Hitch 1949-2011

Christopher Hitchens sustained his distinctive polymath-on-a-bender style until very near the end of his public battle against cancer and it is a measure of his prodigious output — and his singular political path veering from left to right — that nearly every English-language publication on the planet has assembled an anthology of the pieces he did for them.  Like many, I relished reading him even when I disagreed with him — maybe, most of all then — and dipping almost at random into the essays he wrote for Slate, the Atlantic, the New Republic, or the Nation (just to pick from the American titles) the marvel is not simply the volume or the courage but the sheer entertainment.  Consider this conclusion to an essay in Slate after the Republican Sen. Larry Craig was found soliciting sex from men in public bathrooms:

Next time you hear some particularly moralizing speech, set your watch. You won’t have to wait long before the man who made it is found, crouched awkwardly yet ecstatically while the cistern drips and the roar of the flush maddens him like wine.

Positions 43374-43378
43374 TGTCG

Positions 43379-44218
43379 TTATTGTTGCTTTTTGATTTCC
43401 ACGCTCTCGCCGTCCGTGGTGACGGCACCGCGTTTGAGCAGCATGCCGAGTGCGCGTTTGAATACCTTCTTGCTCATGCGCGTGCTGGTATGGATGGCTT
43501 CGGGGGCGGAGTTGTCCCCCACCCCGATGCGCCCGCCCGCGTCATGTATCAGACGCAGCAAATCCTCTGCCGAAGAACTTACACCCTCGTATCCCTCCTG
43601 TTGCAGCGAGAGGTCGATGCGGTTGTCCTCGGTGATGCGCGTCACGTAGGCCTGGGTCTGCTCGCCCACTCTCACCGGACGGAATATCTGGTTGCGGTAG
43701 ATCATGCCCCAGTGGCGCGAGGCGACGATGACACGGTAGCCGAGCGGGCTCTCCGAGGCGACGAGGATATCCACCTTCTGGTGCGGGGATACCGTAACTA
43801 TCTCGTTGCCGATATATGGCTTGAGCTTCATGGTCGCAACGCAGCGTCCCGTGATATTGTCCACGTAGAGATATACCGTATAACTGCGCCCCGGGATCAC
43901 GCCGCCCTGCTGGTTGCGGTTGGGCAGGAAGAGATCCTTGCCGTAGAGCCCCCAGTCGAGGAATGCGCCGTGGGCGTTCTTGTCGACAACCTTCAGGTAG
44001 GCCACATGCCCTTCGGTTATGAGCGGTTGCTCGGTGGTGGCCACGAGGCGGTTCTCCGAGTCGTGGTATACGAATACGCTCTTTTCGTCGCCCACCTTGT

I am not even entirely certain what that means and I still love the flourish of it.  Of course, with Hitchens, as with poetry, you inevitably grasp the feeling of the thing and understand its substance on some level not always literal.

But it must be acknowledged that Hitchens took a wrong turn on “Islamofascism” and the Iraq war — for which he continued to proselytize tirelessly and vociferously long after most every other liberal hawk had repented — and never found his way back.  He was correct, I believe, in asserting that the Islamist strain is anti-liberal (though he showed an uncharacteristic inability to differentiate among Islamists or perceive the evolution in their thinking) but profoundly wrong in imagining that an unprovoked invasion led by ignorants who, themselves, did not give a damn about liberalism but only about liberty and then only for some would be an effective countermeasure to the Islamist encroachment.  Then, having made that choice, he who had so roundly denounced the abuse of rights and liberty in Latin America in the 1970s could never quite navigate the moral atrocities perpetrated by the likes of Bush.